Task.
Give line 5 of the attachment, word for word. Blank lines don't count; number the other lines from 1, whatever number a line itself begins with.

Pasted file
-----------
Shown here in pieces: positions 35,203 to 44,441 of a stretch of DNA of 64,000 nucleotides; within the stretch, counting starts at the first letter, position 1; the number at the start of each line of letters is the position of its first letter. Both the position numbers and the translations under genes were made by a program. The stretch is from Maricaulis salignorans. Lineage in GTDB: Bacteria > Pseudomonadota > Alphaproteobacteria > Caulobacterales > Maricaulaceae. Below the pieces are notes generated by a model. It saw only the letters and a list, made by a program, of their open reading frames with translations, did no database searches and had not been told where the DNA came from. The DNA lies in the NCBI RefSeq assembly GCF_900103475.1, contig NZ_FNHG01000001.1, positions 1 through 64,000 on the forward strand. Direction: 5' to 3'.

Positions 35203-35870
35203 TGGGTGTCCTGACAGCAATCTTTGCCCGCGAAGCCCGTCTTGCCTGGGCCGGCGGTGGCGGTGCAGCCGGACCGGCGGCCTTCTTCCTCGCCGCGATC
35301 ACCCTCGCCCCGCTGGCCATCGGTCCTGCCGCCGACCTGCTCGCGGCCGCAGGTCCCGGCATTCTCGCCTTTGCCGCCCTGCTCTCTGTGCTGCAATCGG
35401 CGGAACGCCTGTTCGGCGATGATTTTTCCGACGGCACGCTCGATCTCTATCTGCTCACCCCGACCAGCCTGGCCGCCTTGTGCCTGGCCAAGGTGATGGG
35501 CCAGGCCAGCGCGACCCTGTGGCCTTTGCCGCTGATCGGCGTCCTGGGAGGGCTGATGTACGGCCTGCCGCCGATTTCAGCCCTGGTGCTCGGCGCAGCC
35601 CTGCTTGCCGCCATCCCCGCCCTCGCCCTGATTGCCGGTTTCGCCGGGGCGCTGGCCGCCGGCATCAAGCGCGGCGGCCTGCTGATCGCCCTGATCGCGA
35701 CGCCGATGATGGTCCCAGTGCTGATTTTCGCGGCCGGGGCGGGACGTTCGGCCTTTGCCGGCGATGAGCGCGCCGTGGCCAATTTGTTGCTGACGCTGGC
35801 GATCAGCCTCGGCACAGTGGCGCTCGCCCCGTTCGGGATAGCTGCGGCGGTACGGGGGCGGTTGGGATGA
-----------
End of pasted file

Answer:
35401 CGGAACGCCTGTTCGGCGATGATTTTTCCGACGGCACGCTCGATCTCTATCTGCTCACCCCGACCAGCCTGGCCGCCTTGTGCCTGGCCAAGGTGATGGG